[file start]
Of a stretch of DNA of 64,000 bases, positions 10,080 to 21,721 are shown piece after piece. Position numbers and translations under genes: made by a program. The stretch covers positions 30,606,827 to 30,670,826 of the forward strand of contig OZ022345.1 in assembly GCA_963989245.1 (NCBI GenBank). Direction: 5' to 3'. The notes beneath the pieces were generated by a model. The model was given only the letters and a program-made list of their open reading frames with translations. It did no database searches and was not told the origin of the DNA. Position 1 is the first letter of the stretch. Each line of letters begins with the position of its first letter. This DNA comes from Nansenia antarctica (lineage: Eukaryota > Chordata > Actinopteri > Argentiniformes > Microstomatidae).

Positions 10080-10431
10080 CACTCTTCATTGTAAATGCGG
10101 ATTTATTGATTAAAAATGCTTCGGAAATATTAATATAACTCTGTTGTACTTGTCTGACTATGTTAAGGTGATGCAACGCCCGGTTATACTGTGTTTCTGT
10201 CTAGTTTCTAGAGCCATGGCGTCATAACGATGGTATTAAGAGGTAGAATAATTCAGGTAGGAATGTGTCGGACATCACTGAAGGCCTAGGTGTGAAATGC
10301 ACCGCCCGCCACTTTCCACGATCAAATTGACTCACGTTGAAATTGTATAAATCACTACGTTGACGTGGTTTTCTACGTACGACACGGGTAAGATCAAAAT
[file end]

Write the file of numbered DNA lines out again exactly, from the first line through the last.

Of a stretch of DNA of 64,000 bases, positions 10,080 to 21,721 are shown piece after piece. Position numbers and translations under genes: made by a program. The stretch covers positions 30,606,827 to 30,670,826 of the forward strand of contig OZ022345.1 in assembly GCA_963989245.1 (NCBI GenBank). Direction: 5' to 3'. The notes beneath the pieces were generated by a model. The model was given only the letters and a program-made list of their open reading frames with translations. It did no database searches and was not told the origin of the DNA. Position 1 is the first letter of the stretch. Each line of letters begins with the position of its first letter. This DNA comes from Nansenia antarctica (lineage: Eukaryota > Chordata > Actinopteri > Argentiniformes > Microstomatidae).

Positions 10080-10431
10080 CACTCTTCATTGTAAATGCGG
10101 ATTTATTGATTAAAAATGCTTCGGAAATATTAATATAACTCTGTTGTACTTGTCTGACTATGTTAAGGTGATGCAACGCCCGGTTATACTGTGTTTCTGT
10201 CTAGTTTCTAGAGCCATGGCGTCATAACGATGGTATTAAGAGGTAGAATAATTCAGGTAGGAATGTGTCGGACATCACTGAAGGCCTAGGTGTGAAATGC
10301 ACCGCCCGCCACTTTCCACGATCAAATTGACTCACGTTGAAATTGTATAAATCACTACGTTGACGTGGTTTTCTACGTACGACACGGGTAAGATCAAAAT